Finding the right approach to innovation

"Insurance innovation" is often treated as an oxymoron, but it can't be.


"Insurance innovation" is often treated as an oxymoron, but it can't be. Innovation in the world writ large doesn't happen unless someone takes on the risk from a new technology or business model, and we all see new technologies and related business models flooding the market. Someone in the world of insurance and risk management has been doing something right.

Yet we still see a lot of puzzlement about how to sort through all the technologies that are suddenly becoming available to insurers as they try to innovate. The insurtech movement has moved through the first phase: We all know it's real. But what to do about the next phase, the get-an-actual-new-product-or-service-or-business-model-into-the-market phase? 

Companies are trying all kinds of things: innovation scouts, hackathons, sprints, "innovation tourism," including memberships at Plug and Play, etc. But there isn't a lot to show yet for all the effort by insurers. 

To see what companies are doing with innovation efforts and to help highlight what is actually working, we undertook a major research effort with our friends at The Institutes and supplemented that with nearly 1,100 hours of interviews with insurance executives working in innovation. Guy Fraker, our chief innovation officer, lays out some initial results in the first part of a three-part series, available here.

Two points stand out to me (though please read the whole piece, because there's a lot more there).

First, companies are tackling innovation in too piecemeal a fashion, mapped to the current structure, and need to coordinate across silos to be effective. Company structure is optimized to address questions that have already been answered, but innovation is about posing and answering new questions. The current structure can actually work against the innovation efforts, which are usually best done by a small, goal-oriented team that pays little attention to silos.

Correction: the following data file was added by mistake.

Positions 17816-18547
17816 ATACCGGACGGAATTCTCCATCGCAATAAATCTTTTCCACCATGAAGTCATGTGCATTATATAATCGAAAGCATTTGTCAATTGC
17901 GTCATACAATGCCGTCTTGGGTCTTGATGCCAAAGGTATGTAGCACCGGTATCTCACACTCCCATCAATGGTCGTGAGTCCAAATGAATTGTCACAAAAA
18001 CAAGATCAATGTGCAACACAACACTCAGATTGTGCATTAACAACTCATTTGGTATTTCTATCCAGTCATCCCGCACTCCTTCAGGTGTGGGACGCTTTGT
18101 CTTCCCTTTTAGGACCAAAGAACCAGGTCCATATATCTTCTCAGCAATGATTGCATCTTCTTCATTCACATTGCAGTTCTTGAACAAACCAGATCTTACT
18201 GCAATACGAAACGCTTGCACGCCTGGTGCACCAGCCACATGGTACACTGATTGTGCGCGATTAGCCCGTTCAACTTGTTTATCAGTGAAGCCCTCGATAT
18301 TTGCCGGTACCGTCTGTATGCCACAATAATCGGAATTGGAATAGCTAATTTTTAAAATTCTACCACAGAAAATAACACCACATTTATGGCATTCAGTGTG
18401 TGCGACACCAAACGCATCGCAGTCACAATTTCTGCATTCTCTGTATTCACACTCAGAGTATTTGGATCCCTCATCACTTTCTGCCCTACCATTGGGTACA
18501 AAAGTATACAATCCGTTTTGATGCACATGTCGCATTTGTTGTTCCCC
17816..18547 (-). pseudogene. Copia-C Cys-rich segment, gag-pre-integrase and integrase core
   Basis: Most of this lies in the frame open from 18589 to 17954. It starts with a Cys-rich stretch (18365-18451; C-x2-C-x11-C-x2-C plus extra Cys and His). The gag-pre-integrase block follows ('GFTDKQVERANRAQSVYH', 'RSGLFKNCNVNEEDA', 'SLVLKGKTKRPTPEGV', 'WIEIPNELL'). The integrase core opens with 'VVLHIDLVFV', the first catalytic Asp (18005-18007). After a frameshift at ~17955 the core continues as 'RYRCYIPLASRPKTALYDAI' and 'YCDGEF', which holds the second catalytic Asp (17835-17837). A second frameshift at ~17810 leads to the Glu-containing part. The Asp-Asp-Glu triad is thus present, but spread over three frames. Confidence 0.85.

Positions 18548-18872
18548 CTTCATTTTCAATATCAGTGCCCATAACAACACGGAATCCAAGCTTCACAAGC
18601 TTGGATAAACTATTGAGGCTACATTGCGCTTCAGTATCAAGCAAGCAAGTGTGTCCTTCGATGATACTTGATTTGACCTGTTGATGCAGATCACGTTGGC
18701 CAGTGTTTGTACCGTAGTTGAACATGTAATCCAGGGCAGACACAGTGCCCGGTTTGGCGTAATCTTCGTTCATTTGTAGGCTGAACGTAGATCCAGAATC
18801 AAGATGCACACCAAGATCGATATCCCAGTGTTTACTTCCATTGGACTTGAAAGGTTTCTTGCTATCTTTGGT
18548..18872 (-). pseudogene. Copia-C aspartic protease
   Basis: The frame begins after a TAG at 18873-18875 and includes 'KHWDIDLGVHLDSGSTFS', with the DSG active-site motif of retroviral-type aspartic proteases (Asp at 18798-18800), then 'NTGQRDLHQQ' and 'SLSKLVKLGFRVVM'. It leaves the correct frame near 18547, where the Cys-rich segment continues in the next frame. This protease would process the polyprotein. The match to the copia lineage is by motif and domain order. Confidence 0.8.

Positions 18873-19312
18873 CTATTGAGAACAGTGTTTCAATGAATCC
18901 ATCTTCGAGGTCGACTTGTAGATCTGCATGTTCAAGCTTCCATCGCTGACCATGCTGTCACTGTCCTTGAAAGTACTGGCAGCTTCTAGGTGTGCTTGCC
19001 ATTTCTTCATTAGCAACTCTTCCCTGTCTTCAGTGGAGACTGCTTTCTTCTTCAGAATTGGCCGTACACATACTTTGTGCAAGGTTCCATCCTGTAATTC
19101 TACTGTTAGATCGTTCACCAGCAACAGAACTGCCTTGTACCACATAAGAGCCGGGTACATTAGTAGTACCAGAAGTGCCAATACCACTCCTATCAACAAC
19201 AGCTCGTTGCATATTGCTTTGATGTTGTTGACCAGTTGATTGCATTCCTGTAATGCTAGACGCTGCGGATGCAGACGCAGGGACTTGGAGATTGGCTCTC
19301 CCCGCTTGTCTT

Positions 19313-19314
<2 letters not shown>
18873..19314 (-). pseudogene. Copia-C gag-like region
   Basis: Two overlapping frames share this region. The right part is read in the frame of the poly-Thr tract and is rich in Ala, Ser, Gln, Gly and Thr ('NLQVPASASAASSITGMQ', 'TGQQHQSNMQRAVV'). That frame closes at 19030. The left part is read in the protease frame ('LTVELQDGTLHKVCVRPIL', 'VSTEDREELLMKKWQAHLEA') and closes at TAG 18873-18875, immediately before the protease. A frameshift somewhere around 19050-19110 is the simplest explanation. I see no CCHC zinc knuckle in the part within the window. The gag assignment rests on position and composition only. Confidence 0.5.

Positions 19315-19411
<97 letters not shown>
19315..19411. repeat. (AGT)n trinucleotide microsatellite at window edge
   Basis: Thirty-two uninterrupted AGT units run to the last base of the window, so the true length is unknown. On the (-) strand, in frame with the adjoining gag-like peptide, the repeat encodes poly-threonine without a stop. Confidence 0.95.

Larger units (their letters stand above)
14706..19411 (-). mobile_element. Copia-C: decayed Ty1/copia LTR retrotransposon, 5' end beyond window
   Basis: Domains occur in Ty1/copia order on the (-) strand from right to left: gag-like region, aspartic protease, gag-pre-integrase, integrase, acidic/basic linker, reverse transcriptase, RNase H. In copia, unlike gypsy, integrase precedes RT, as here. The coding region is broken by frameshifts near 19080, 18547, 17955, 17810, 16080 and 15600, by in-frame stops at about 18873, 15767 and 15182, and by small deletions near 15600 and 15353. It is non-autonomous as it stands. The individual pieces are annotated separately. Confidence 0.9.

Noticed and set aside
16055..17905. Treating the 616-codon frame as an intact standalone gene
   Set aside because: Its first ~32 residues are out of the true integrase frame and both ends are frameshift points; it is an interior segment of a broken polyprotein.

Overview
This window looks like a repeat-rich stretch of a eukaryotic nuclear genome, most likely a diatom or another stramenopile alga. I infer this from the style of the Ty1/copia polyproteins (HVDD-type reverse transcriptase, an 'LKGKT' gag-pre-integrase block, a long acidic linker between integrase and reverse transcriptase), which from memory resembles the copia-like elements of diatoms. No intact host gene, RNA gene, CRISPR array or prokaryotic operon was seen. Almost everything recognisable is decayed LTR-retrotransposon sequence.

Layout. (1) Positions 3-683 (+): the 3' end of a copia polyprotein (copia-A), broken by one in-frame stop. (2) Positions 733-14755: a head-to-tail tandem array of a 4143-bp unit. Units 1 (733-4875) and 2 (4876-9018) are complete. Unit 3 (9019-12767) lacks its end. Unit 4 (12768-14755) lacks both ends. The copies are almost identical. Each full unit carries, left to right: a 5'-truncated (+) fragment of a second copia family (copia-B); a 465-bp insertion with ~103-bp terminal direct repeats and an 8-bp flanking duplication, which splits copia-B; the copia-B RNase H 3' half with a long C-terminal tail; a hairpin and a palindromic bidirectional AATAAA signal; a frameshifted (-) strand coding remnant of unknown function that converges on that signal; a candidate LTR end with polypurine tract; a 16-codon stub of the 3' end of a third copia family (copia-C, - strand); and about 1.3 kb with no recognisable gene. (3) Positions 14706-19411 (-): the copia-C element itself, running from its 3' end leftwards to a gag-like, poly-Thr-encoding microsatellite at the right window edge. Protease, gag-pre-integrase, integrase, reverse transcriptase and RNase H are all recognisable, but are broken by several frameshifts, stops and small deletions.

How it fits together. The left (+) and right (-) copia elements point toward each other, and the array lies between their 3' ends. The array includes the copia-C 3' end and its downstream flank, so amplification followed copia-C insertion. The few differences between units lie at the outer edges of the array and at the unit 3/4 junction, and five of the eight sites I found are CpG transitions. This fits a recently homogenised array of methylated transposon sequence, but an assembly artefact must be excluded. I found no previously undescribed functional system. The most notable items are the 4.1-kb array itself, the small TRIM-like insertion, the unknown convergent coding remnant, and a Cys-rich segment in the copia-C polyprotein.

Second, a high percentage of executives said that their IT infrastructure limits their ability to innovate, but that's rarely true. There are, in fact, ways to innovate alongside a modernizing of the IT operation. Limitations can even make an innovation effort more focused and fruitful. 

Guy, having laid out an overview of the research in this first article, will get into more of the how-tos in the coming weeks. The good news is that innovation efforts, organized properly, can actually start smaller than you think -- and, no, you don't have to shell out big bucks for a membership at Plug and Play. And when you've succeeded once, you create momentum so that innovation efforts can build on themselves.

Have a great week. 

Paul Carroll

Paul Carroll

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Paul Carroll

Paul Carroll is the editor-in-chief of Insurance Thought Leadership.

He is also co-author of A Brief History of a Perfect Future: Inventing the Future We Can Proudly Leave Our Kids by 2050 and Billion Dollar Lessons: What You Can Learn From the Most Inexcusable Business Failures of the Last 25 Years and the author of a best-seller on IBM, published in 1993.

Carroll spent 17 years at the Wall Street Journal as an editor and reporter; he was nominated twice for the Pulitzer Prize. He later was a finalist for a National Magazine Award.


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